PROBLEM + POSS FIX: kernel stack overflow, xfs, many disks, heavywrite load, 8k stack, x86-64

From: John Berthels
Date: Wed Apr 07 2010 - 07:13:34 EST

Hi folks,

[I'm afraid that I'm not subscribed to the list, please cc: me on any reply].

Problem: x86_64 kernel locks up under write-heavy I/O load. It is "fixed" by changing THREAD_ORDER to 2.

Is this an OK long-term solution/should this be needed? As far as I can see from searching, there is an expectation that xfs would generally work with 8k stacks (THREAD_ORDER 1). We don't have xfs stacked over LVM or anything else.

If anyone can offer any advice on this, that would be great. I understand larger kernel stacks may introduce problems in getting an allocation of the appropriate size. So am I right in thinking the symptom we need to look out for would be an error on fork() or clone()? Or will the box panic in that case?

Details below.



Background: We have a cluster of systems with roughly the following specs (2GB RAM, 24 (twenty-four) 1TB+ disks, Intel Core2 Duo @ 2.2GHz).

Following a the addition of three new servers to the cluster, we started seeing a high incidence of intermittent lockups (up to several times per day for some servers) across both the old and new servers. Prior to that, we saw this problem only rarely (perhaps once per 3 months).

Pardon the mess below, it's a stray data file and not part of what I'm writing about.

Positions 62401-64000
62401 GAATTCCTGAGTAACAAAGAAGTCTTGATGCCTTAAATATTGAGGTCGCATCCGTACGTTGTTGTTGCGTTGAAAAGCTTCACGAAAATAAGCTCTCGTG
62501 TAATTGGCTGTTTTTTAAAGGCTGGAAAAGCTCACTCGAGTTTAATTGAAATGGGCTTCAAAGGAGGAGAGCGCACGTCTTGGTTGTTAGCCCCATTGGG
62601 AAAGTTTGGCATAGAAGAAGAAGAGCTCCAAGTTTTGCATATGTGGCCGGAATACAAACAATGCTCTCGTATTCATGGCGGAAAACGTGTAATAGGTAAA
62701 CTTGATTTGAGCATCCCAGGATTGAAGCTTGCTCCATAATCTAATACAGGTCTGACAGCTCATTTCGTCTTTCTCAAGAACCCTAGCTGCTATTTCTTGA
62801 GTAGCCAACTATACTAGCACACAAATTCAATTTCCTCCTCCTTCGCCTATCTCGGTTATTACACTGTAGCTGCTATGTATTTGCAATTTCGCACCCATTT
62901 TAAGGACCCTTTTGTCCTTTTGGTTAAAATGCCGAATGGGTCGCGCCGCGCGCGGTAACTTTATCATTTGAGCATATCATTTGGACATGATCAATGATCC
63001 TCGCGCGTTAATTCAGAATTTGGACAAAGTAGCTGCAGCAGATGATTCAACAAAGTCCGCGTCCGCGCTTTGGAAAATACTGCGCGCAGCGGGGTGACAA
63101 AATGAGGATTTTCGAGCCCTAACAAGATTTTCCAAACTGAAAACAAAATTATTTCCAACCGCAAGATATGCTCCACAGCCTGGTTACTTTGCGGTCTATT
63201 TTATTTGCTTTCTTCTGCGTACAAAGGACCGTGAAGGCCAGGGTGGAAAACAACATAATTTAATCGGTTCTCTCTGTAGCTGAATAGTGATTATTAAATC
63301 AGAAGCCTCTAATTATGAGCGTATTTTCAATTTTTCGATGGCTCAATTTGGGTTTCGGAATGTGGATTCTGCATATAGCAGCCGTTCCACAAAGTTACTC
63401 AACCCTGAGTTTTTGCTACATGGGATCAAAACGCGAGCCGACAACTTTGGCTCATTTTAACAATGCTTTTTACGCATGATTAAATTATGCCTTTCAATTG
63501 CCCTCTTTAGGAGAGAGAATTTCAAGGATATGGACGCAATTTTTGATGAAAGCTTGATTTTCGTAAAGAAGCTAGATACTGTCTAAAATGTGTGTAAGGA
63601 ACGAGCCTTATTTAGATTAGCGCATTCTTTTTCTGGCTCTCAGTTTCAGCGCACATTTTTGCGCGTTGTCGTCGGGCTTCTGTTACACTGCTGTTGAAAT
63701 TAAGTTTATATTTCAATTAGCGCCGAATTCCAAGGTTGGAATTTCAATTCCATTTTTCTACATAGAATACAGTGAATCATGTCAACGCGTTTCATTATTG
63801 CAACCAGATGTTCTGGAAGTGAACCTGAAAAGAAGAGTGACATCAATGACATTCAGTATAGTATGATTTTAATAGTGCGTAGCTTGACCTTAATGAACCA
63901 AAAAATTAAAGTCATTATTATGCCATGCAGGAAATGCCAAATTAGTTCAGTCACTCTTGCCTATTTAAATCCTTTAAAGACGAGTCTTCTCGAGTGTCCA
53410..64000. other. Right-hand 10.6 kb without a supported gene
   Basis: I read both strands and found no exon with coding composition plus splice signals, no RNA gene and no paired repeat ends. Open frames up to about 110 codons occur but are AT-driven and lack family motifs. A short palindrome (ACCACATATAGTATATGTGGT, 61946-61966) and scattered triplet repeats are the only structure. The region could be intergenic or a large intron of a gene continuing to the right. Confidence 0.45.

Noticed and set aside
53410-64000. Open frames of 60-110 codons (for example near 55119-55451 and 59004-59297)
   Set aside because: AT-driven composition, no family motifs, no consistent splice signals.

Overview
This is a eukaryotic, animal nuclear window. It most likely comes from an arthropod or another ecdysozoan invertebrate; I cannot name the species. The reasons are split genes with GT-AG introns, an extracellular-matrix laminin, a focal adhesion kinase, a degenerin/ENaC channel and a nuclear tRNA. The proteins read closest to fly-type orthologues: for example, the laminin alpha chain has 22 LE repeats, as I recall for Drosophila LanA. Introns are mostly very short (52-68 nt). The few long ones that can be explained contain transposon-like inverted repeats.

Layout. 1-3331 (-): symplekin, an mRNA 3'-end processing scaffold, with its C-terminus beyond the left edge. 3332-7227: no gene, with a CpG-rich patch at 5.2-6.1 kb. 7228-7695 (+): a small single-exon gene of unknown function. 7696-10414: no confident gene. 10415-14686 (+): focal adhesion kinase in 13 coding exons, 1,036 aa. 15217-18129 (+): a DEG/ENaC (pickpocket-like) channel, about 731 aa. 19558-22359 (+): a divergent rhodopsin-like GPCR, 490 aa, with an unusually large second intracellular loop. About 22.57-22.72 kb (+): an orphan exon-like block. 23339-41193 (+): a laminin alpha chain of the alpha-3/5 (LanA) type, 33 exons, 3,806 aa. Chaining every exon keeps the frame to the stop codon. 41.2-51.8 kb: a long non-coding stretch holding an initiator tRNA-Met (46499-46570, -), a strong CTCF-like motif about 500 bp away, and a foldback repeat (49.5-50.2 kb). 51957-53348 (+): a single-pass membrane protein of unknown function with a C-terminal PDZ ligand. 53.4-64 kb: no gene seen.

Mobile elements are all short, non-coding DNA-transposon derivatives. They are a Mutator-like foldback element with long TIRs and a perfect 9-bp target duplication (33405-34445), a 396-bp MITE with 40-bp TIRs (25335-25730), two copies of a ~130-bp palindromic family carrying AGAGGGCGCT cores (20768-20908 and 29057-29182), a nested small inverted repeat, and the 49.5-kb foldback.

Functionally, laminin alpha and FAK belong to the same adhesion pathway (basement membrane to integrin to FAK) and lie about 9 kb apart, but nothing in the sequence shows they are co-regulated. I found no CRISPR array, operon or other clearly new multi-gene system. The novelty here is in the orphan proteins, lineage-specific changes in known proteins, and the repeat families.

Adding the new servers will have changed the I/O patterns to all servers. The servers receive a heavy write load, often with many slow writers (as well as a read load).

Servers would become unresponsive, with nothing written to /var/log/messages. Setting sysctl kernel.panic=300 caused a restart (which showed the kernel was panicing and unable to write at the time). netconsole showed a variety of stack traces, mostly related to xfs_write activity (but then, that's what the box spends it's time doing).

22/24 of the disks have 1 partition, formatted with xfs (over the partition, not over LVM). The other 2 disks have 3 partitions: xfs data, swap and a RAID1 partition contributing to an ext3 root filesystem mounted on /dev/md0.

We have tried various solutions (different kernels from ubuntu server 2.6.28->2.6.32).

Vanilla from + stack tracing still has the problem, and logged:

kernel: [58552.740032] flush-8:112 used greatest stack depth: 184 bytes left

a short while before dying.

Vanilla + stack tracing + THREAD_ORDER 2 is much more stable (no lockups so far, we would have expected 5-6 by now) and has logged:

kernel: [44798.183507] apache2 used greatest stack depth: 7208 bytes left

which I understand (possibly wrongly) as concrete evidence that we have exceeded 8k of stack space.

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